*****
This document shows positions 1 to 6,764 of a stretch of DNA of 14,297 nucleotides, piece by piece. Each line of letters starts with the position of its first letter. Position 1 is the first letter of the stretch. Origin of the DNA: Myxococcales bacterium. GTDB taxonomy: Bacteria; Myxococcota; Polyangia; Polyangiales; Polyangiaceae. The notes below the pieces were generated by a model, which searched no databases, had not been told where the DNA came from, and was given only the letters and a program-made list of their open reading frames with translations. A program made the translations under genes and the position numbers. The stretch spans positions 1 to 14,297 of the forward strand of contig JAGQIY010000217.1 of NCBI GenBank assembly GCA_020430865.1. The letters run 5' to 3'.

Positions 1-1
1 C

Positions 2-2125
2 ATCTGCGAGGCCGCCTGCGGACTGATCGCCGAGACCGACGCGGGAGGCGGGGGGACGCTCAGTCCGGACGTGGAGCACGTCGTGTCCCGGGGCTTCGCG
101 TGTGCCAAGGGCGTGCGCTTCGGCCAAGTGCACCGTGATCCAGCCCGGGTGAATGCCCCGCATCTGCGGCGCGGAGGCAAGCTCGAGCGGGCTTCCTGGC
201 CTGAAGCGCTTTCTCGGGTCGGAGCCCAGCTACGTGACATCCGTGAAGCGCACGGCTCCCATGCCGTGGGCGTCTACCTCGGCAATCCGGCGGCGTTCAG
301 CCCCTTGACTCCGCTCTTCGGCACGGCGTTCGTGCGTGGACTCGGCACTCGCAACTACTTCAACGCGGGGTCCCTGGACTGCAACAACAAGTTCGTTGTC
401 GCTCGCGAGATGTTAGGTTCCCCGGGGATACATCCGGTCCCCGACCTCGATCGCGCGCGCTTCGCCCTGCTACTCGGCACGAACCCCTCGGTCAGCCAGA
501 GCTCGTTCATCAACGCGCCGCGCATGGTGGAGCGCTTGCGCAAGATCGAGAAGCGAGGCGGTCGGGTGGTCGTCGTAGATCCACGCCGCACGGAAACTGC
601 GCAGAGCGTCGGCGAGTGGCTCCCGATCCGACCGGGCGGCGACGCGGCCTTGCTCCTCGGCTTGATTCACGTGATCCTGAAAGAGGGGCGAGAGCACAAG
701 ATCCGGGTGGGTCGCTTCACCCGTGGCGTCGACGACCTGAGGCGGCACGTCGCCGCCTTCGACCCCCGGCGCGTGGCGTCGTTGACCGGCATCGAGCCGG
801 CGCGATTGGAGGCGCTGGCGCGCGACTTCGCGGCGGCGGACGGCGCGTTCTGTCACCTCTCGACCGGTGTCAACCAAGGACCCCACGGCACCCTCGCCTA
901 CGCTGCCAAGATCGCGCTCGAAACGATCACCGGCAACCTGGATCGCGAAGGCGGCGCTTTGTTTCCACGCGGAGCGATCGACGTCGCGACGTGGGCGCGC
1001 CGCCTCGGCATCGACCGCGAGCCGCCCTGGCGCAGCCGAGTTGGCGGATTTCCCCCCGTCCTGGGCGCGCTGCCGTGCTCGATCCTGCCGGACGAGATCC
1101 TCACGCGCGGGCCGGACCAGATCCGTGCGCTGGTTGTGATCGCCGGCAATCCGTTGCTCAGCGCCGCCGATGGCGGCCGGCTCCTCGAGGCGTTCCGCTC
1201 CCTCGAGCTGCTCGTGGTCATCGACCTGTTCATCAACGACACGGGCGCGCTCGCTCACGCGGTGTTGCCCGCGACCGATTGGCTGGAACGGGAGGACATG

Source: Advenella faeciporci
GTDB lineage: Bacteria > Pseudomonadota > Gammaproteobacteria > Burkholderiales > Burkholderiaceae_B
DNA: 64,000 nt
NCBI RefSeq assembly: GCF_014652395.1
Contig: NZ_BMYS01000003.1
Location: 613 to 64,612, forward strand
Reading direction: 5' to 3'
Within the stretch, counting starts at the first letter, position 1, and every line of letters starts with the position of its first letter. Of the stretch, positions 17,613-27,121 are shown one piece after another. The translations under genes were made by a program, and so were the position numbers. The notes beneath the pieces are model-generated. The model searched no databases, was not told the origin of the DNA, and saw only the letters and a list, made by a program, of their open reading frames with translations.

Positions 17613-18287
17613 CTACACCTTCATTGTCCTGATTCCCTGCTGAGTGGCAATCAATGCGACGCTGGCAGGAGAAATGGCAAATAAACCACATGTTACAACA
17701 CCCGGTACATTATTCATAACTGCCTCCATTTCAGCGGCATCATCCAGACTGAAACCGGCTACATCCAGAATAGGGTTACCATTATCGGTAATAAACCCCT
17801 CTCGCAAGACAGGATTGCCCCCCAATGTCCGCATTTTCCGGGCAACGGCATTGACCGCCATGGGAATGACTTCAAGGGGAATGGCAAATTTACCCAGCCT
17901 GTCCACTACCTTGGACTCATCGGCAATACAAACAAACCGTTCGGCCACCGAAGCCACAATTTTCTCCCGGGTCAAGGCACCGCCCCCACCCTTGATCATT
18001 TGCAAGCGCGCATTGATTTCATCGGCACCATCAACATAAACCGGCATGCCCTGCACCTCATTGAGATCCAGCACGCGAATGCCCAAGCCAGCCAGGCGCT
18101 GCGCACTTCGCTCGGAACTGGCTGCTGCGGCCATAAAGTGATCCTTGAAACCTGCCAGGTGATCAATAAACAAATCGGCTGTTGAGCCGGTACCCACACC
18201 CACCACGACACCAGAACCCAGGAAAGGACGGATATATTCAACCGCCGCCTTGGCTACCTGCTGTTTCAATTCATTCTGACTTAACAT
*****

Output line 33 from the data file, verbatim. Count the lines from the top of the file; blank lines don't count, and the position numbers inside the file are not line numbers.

18201 CACCACGACACCAGAACCCAGGAAAGGACGGATATATTCAACCGCCGCCTTGGCTACCTGCTGTTTCAATTCATTCTGACTTAACAT